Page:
That dropped him behind Ricciardo, who had also discovered that pushing the tyres hard enough to make a pass was asking too much of the rubber. However as Hamilton zeroed in Ricciardo’s Red Bull began to smoke, and soon stopped. His third retirement of the year made for an unhappy 29th birthday present.

He was joined in retirement nine laps later by Hamilton. Even more astonishingly, the other the hitherto bulletproof Mercedes also stopped, this time following a loss of fuel pressure.

Moments earlier, Mercedes had advised Hamilton to turn his engine down and consoled him with the knowledge he was only going to lose three points to Vettel. Instead he lost 15 points – and the lead of the world championship – to his rival.

Up at the front, Verstappen was didn’t have to worry about passing anyone and skilfully kept his tyres alive. “We could see the start of blisters just starting to happen,” said Horner. “But he was able to manage that.

“He was very much in control, he was getting the information from the pit wall, he was using the tyres he had available to him.”

Red Bull turned Verstappen’s engine down following Ricciardo’s failure. But the Ferraris were edging ever closer: with five laps to go both were within five seconds of him. So Red Bull allowed him to use more of the Renault’s performance.

“[It was] a really very mature drive from him to make sure he’d got just enough left in the last five to 10 laps,” Horner added. “I think Ferrari were better than us on tyre deg today and we knew they’d come back at us at the end of the race. But he’d got enough in the tank to see off the challenge to the end.”

First class Haas

Romain Grosjean, Kevin Magnussen, Haas, Red Bull Ring, 2018
Haas celebrated their best ever result
The rest of the field was lapped, and led home by the Haas pair. The team which has arguably got closest to the front-running pace of any midfield outfit this year finally delivered on its potential in its 50th race, achieving a best-ever finish of fourth and fifth.

Force India released Sergio Perez, who was on fresher tyres, from behind team mate Esteban Ocon to mount an attack on the VF-18s. He got close, then fell back, and Force India instructed him to give Ocon the position back. He did, though he had to back off by 10 seconds on the final lap.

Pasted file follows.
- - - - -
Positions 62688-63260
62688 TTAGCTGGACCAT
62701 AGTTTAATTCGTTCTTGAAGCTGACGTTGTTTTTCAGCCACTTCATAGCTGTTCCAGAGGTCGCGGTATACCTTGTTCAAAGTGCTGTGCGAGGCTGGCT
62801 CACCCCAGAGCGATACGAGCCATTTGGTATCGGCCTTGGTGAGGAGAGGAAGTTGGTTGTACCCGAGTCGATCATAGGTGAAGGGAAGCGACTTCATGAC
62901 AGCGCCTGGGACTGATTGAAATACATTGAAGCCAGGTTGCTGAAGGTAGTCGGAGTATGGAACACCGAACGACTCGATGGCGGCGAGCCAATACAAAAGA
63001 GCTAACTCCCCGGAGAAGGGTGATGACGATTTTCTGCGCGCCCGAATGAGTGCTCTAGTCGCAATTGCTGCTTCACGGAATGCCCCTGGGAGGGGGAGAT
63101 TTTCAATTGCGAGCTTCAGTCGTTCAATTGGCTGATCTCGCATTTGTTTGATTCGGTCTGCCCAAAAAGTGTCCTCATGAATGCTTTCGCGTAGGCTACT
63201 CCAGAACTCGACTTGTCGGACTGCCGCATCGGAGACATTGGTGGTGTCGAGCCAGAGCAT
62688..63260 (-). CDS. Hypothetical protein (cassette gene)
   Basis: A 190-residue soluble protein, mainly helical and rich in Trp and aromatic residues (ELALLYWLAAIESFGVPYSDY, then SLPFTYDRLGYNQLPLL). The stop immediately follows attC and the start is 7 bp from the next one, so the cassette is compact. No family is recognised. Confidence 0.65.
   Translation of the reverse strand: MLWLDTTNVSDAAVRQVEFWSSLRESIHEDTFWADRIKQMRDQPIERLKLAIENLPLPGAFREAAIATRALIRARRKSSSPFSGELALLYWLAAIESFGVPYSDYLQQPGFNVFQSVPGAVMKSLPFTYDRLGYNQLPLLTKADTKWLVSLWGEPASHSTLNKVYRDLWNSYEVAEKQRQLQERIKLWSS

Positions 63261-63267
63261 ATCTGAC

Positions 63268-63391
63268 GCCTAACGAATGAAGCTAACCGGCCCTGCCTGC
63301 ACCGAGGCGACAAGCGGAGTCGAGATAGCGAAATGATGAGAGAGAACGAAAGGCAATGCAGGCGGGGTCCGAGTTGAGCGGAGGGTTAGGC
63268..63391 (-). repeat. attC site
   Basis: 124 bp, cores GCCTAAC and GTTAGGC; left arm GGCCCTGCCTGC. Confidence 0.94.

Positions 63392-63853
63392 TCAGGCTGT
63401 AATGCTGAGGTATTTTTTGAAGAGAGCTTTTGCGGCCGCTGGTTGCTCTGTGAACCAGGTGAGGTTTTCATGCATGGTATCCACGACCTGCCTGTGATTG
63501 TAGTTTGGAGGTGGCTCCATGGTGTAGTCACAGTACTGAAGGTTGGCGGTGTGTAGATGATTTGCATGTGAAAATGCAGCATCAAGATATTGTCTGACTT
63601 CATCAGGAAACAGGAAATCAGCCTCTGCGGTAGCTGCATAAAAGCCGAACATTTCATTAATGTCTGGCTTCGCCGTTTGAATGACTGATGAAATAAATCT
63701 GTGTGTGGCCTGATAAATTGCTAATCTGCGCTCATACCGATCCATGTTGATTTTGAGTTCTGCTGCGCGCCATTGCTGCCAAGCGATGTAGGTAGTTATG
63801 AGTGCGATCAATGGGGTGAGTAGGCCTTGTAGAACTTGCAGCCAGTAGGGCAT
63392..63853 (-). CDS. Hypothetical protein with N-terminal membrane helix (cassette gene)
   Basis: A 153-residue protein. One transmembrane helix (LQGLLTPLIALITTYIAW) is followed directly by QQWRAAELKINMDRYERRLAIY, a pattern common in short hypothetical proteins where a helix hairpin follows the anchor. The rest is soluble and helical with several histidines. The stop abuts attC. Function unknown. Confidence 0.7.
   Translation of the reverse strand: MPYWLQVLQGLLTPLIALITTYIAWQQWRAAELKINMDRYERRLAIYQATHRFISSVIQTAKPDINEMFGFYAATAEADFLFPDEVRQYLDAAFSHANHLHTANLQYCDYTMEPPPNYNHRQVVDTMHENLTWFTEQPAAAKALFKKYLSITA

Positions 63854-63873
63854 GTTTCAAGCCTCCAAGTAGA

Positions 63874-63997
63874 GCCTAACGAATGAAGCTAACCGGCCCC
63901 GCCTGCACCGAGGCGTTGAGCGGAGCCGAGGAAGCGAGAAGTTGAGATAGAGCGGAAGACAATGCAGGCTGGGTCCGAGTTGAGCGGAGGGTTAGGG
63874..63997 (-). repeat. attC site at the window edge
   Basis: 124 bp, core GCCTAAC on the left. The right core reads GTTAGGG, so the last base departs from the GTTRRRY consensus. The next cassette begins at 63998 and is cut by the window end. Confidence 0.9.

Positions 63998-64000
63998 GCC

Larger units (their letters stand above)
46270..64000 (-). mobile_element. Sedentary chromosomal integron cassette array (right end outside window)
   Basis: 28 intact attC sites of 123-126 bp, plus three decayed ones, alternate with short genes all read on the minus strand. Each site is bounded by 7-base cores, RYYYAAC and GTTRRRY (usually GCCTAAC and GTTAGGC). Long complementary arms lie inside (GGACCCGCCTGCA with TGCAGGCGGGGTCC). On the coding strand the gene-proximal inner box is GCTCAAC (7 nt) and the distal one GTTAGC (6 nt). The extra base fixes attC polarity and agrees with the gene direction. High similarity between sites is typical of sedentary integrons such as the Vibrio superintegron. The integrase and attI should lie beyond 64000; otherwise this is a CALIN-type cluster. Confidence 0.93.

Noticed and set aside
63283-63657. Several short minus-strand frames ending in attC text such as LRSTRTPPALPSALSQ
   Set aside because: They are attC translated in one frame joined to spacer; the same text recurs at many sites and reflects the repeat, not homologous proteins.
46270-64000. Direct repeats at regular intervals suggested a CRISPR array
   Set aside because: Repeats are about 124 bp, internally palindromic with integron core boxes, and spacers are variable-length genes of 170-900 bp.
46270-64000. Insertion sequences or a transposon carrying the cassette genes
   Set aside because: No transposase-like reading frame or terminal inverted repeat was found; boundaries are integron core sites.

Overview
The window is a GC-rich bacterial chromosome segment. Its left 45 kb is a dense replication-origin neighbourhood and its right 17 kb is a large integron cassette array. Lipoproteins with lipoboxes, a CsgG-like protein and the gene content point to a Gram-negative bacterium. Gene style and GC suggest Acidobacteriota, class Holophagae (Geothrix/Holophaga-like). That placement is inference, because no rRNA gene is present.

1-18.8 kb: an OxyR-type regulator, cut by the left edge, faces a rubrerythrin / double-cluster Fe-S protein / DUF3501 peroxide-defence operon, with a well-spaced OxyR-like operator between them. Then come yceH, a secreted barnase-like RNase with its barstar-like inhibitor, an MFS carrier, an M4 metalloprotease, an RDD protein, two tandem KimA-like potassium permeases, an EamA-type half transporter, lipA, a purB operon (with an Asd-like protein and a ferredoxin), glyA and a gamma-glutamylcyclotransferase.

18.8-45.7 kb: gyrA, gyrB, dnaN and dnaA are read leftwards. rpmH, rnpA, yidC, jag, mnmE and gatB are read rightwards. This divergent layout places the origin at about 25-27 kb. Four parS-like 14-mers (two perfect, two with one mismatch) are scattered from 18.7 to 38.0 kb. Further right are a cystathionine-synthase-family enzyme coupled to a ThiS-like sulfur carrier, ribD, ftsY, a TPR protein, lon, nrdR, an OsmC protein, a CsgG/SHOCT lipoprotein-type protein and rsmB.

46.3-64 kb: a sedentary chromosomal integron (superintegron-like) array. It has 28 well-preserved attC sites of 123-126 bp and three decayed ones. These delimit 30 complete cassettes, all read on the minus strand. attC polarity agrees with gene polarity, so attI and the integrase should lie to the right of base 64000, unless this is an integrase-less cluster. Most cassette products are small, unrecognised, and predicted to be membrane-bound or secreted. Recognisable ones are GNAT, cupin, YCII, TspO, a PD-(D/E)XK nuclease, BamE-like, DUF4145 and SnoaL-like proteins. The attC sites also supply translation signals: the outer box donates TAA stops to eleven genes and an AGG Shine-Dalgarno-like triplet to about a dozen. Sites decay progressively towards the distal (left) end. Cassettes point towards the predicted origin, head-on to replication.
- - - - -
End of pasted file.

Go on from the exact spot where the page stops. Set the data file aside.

Fernando Alonso impressively arrived in eighth place despite having to start from the pit lane. This was because the team had to fit an old-specification front wing to his car when he broke on in qualifying. He made amends with a typically canny performance, babying his tyres for lap after lap after his pit stop, then picking off his midfield rivals for a solid points finish.

The Sauber pair filled the remaining points positions. Like the Force India pair they also swapped positions on the final lap after Marcus Ericsson had been waved past Charles Leclerc earlier on.

Leclerc, whose starting position was compromised by a five-place grid penalty for a gearbox change, spoiled a good start by going off while battling Pierre Gasly. “I just pushed like crazy, and even more after my error, to catch up and do a better job after it and it just worked out,” he said. This was the fifth points score in six races for the driver who is increasingly being linked with a Ferrari race seat in 2019.

Home win

Max Verstappen, Red Bull, Red Bull Ring, 2018
Both Red Bull drivers have won races this year
The fifth running of the Austrian Grand Prix at the Red Bull Ring since it returned to the calendar finally produced a win for someone other than Mercedes. Not only that, an overdue home team win.

And for Verstappen, a vindication of the approach to driving he swore he’d never change. “Sometimes you have difficult moments and then you try to work hard and you keep working hard even when it’s difficult and you overcome the situation,” he said.

As last year, a huge contingent of Verstappen fans amassed at the Red Bull Ring to see him in action. Last year he made it no further than turn one before being taken out.